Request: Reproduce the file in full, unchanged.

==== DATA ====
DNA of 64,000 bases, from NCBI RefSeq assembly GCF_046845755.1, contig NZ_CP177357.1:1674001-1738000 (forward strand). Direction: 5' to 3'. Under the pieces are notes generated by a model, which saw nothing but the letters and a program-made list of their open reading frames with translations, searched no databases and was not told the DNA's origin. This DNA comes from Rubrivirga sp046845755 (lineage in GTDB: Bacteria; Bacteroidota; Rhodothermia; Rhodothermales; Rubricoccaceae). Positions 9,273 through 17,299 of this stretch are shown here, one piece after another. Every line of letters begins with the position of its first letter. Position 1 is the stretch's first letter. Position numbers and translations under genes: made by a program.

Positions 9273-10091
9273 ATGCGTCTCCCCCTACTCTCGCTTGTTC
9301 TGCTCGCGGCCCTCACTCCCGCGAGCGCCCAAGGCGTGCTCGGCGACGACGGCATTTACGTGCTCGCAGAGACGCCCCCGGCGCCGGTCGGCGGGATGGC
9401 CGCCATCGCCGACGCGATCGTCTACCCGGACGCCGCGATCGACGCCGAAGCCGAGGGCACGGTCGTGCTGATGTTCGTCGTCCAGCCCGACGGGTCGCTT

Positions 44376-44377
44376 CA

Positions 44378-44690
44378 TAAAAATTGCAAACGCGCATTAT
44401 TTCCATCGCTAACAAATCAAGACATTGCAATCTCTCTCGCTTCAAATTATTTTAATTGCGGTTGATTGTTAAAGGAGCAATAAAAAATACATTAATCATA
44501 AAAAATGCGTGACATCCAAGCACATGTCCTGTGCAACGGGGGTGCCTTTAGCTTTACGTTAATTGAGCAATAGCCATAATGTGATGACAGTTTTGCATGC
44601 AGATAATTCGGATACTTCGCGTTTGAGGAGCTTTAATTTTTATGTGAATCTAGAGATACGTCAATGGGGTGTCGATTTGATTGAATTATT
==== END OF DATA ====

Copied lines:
DNA of 64,000 bases, from NCBI RefSeq assembly GCF_046845755.1, contig NZ_CP177357.1:1674001-1738000 (forward strand). Direction: 5' to 3'. Under the pieces are notes generated by a model, which saw nothing but the letters and a program-made list of their open reading frames with translations, searched no databases and was not told the DNA's origin. This DNA comes from Rubrivirga sp046845755 (lineage in GTDB: Bacteria; Bacteroidota; Rhodothermia; Rhodothermales; Rubricoccaceae). Positions 9,273 through 17,299 of this stretch are shown here, one piece after another. Every line of letters begins with the position of its first letter. Position 1 is the stretch's first letter. Position numbers and translations under genes: made by a program.

Positions 9273-10091
9273 ATGCGTCTCCCCCTACTCTCGCTTGTTC
9301 TGCTCGCGGCCCTCACTCCCGCGAGCGCCCAAGGCGTGCTCGGCGACGACGGCATTTACGTGCTCGCAGAGACGCCCCCGGCGCCGGTCGGCGGGATGGC
9401 CGCCATCGCCGACGCGATCGTCTACCCGGACGCCGCGATCGACGCCGAAGCCGAGGGCACGGTCGTGCTGATGTTCGTCGTCCAGCCCGACGGGTCGCTT

Positions 44376-44377
44376 CA

Positions 44378-44690
44378 TAAAAATTGCAAACGCGCATTAT
44401 TTCCATCGCTAACAAATCAAGACATTGCAATCTCTCTCGCTTCAAATTATTTTAATTGCGGTTGATTGTTAAAGGAGCAATAAAAAATACATTAATCATA
44501 AAAAATGCGTGACATCCAAGCACATGTCCTGTGCAACGGGGGTGCCTTTAGCTTTACGTTAATTGAGCAATAGCCATAATGTGATGACAGTTTTGCATGC
44601 AGATAATTCGGATACTTCGCGTTTGAGGAGCTTTAATTTTTATGTGAATCTAGAGATACGTCAATGGGGTGTCGATTTGATTGAATTATT